The challenge is to develop the body for a method / function that rotates left an array of n integers k times. Continue reading “Arrays – Rotate Left”

Shell Sort

shell_sortI spent some time reading (section 2.1 in the Algorithms fourth edition by Robert Sedgewick and Kevin Wayne) and experimenting with the Shell Sort algorithm.

The Shell sort algorithm is an optimized Insertion sort. The idea is to reduce the number of exchanges by presorting elements in sub sequences. Continue reading “Shell Sort”

I-Node Ext2 Linux File System

minix_mascotA few weeks ago I was talking with a colleague about Linux file systems. There are several file systems supported by the Linux operating system some of which have been created for it (e.g., Ext2, Ext3, Ext4) and other by different vendors (e.g., FAT, FAT32, HFS, MINIX, NTFS, System V, BSD).

Every time I run into MINIX it brings up good old memories. It was used at school to teach operating systems. I purchase a book that came with a copy of the OS. It could boot in a regular PC. Continue reading “I-Node Ext2 Linux File System”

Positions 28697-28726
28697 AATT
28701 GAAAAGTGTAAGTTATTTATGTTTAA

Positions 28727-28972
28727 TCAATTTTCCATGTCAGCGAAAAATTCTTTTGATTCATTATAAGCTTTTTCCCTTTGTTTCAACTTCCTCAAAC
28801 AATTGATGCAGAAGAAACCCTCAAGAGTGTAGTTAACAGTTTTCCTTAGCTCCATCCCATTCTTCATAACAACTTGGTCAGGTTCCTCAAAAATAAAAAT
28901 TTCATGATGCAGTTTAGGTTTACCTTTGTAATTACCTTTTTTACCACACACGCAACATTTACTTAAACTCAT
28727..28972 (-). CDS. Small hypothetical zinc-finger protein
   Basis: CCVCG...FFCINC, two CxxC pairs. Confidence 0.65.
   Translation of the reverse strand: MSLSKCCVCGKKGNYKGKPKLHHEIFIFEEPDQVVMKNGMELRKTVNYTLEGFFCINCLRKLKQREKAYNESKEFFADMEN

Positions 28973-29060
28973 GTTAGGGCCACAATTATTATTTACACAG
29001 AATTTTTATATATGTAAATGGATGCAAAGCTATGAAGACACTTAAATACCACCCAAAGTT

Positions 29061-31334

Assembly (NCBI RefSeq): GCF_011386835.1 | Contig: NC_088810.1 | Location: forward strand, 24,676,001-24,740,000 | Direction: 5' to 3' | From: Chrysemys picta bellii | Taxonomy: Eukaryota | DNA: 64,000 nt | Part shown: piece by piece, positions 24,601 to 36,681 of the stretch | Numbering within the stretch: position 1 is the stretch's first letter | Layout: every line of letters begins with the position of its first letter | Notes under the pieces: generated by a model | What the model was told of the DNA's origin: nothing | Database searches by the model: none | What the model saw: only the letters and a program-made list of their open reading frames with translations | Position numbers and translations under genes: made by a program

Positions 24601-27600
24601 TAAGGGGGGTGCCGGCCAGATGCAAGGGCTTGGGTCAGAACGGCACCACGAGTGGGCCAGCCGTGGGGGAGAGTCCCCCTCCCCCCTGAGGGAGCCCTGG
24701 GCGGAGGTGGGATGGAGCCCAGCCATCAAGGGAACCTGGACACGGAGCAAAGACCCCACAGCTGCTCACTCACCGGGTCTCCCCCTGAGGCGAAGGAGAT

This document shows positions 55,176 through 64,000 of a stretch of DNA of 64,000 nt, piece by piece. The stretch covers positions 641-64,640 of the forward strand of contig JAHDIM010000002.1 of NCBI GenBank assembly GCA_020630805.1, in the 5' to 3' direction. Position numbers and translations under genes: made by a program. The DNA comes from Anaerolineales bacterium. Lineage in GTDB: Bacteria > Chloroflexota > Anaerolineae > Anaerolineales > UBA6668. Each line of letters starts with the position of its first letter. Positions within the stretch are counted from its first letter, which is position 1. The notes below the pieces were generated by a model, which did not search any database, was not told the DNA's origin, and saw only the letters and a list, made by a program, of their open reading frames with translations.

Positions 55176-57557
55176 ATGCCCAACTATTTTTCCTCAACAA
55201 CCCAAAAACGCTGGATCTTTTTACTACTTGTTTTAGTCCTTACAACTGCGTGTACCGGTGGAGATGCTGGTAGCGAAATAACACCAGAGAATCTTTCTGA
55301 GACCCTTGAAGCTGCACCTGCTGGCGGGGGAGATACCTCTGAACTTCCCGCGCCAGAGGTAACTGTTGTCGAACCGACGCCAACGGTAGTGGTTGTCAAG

Reverse Fibonacci Series

fibonacci_sequenceEarlier today I was looking at a challenge. The problem was stated as:

“Print in reverse order a Fibonacci series”.

I have learned and used a couple times the Fibonacci series but time goes by and I am a firm believer that one should not memorize what you can look up. Software developers would look up the definition or better yet, a Class and associated method that would generate it.

Let’s start with a definition of what a Fibonacci series is from Wikipedia: Continue reading “Reverse Fibonacci Series”

Valid Anagram

sample_anagramIt seems like anagrams are becoming quite popular in challenges. What is an anagram? The edited definition from Wikipedia follows:

“An anagram is direct word switch or word play, the result of rearranging the letters of a word or phrase to produce a new word or phrase, using all the original letters exactly once. Any word or phrase that exactly reproduces the letters in another order is an anagram”. Continue reading “Valid Anagram”

Sort Comparisons

selection_sortThis entry implements a class to compare a couple (more to come in the next few days) sorting algorithms. The Java code is based on examples from the Algorithms fourth edition book by Robert Sedgewick and Kevin Wayne.